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Written by Anna Murphy, Communications Lead
It’s the next installment of our working from home diaries, as we bring you a collection of voices from our customers, journalists, influencers, commentators and Retail Assist team members, to get a good reflection on the retail, hospitality and logistics sectors and the voices within them.
This week, we hear from Matthew Proudlove, Retail Assist’s COO, on family life, not driving and knowing when to switch off.
I’m happily stuck at home with my family. There’s 5 of us here, including my wife, Jurga, and our three children: our eldest daughter, 18, and twins, both 15. As our kids are a bit older, we don’t have the parental balance that others have. Luckily, the kids get on really well so it’s all pretty calm! Our eldest is just finishing her first year of uni online and is very focused, whilst the twins are struggling; they’re in a bizarre situation with their GCSEs and a 5 month gap before they can focus on A Levels. We’re trying to encourage them to use this time as well as they can, but it’s tough on them.
My working day starts fairly early – to me, there’s no point hanging around! I usually start work at 8am or 8.30am at the latest. Then it’s a busy day ahead; there’s a lot of emails, a lot of calls, many questions to answer, policies to change and a lot of different things to deal with. Although, in many ways, my role usually has aspects of all of those things, COVID-19 has brought different challenges to the business. The circumstances that we all find ourselves facing have adjusted quite dramatically and we’re trying to do our best as a company to respond to that. There’s no textbook answer.
As I don’t have an office at home, I’ve been mainly working from our lounge. It’s not ideal, but it’s been lovely to overlook the garden. Plus, working from home during the day means that you see what’s in your garden, as a multitude of cats, foxes and even a rabbit seem to use it regularly as a thoroughfare, to an extent you wouldn’t normally realise. It certainly makes a difference to Nottingham’s city centre!
What’s been really important for us as directors is that there’s teamwork across the business. I’ve been so impressed with how everyone in our team has managed – it’s been so good. We’ve got such a great bunch of people coming together to succeed in getting through this. There’s been a lot of good care about the people in our business, sticking together around isolated people and, ultimately, we’ve all been pretty calm, working hard in a calm manner. Our customers have always been part of our team ethos and this extends to them, too; we’ve been really close to our customers in a good way. We’re supporting them and they’re supporting us.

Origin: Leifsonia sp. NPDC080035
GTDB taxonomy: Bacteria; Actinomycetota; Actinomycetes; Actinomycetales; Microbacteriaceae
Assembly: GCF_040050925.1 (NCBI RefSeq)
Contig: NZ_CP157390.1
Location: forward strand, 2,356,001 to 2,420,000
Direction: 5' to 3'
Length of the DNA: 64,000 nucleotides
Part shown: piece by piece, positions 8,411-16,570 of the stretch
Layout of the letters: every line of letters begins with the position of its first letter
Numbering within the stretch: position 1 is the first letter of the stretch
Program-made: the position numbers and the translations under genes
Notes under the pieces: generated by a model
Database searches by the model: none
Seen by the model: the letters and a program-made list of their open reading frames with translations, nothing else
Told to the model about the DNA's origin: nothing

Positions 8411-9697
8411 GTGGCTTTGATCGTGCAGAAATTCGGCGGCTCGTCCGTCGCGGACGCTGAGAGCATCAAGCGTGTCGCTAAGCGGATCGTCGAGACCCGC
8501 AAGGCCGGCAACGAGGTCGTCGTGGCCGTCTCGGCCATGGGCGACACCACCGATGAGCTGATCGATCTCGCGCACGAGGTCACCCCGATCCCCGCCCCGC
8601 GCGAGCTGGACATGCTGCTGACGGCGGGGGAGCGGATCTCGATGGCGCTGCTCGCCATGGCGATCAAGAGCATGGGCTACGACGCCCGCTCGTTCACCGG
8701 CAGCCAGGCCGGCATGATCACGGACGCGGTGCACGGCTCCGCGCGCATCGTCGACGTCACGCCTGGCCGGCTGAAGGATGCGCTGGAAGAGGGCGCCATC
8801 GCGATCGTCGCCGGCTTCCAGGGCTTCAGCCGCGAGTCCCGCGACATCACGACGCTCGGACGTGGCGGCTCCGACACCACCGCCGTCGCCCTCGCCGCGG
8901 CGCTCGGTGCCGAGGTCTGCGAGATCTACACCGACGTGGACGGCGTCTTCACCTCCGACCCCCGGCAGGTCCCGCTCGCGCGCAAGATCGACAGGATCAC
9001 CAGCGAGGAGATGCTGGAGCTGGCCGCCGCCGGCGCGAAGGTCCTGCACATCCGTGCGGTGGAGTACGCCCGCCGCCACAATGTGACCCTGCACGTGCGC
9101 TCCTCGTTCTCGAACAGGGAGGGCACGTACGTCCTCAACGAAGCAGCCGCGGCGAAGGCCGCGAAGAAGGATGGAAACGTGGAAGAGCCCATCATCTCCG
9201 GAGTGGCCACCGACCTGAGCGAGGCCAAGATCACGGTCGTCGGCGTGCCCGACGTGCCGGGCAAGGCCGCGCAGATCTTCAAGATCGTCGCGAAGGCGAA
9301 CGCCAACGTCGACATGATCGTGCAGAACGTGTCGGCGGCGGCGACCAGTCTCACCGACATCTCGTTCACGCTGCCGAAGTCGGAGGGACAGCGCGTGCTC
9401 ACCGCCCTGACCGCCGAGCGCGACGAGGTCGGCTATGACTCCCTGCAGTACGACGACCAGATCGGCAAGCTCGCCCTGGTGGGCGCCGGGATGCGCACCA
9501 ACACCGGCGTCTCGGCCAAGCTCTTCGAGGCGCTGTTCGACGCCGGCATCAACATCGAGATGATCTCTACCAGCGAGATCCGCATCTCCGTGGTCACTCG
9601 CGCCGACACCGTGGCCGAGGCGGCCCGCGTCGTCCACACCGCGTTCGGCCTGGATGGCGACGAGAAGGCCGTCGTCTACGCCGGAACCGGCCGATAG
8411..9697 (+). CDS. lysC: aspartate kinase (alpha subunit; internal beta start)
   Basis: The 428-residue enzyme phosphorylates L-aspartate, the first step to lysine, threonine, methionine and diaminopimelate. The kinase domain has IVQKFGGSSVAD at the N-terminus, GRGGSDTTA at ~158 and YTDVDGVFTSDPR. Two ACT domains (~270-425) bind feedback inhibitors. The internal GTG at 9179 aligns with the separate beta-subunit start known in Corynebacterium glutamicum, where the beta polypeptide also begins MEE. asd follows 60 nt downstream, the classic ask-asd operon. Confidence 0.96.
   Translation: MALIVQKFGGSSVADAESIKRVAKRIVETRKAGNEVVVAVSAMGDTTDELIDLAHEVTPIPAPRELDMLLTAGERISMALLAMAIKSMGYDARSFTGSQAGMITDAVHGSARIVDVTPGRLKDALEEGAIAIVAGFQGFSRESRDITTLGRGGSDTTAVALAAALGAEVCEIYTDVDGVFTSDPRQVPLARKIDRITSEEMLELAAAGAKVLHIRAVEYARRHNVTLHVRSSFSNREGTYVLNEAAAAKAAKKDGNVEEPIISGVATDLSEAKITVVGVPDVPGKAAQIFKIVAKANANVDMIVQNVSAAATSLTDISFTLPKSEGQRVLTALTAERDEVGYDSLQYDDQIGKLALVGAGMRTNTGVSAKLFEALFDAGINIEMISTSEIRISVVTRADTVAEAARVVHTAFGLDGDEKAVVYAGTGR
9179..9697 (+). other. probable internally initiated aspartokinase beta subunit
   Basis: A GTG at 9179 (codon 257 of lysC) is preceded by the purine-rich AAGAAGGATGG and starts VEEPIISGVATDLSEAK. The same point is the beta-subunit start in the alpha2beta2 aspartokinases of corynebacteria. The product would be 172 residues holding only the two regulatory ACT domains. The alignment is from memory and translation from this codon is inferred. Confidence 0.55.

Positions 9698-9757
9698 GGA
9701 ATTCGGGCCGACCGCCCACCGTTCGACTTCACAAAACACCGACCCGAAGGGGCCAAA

The weather’s been nice recently, so I’ve been trying to make the most of the garden – I’m pretty lucky in that regard. As my working day is 9-10 hours, I make a conscious effort to try to switch off in the evenings and focus on something else.
It’s pretty full on at the moment and my family are very accepting of that. At the moment, it’s work hard, play hard – I was really chilled out over the bank holiday weekend and enjoyed the sun. You have to draw the line somewhere, otherwise all you’re doing is just work all the time. You can either do work or relaxation – you can’t actively do both.
I usually go swimming several times a week before work, so I’m missing that. However, I go for a walk every day for 45-60 minutes, either on my own or with Jurga. I’m also reading a lot more than I would have done usually, especially more challenging books; I don’t think there’s a lot on TV at the moment and I’m missing football, so reading is the next option! Although the football season is on hold, Twitter likes to remind me of goals from this particular day 20 years ago, which takes the edge off somewhat.
I’m also amazed that I haven’t driven anywhere in 4 weeks. I’m thankful I have an automatic, otherwise I think I’d be in danger of needing to re-learn how to drive!
At the moment, I’m not sure what the “new normal” will look like. To be honest, I’ve been so busy dealing with the here and now that I haven’t thought that next bit through. When lockdown was announced and we were all encouraged to work from home, I did think “this is going to be hard…” but, now that we’re doing it, it’s not as hard as I thought it would be. Whilst I’m not sure how our new experiences of working from home will impact the way we work in the future, we’ve certainly all been shown another way.
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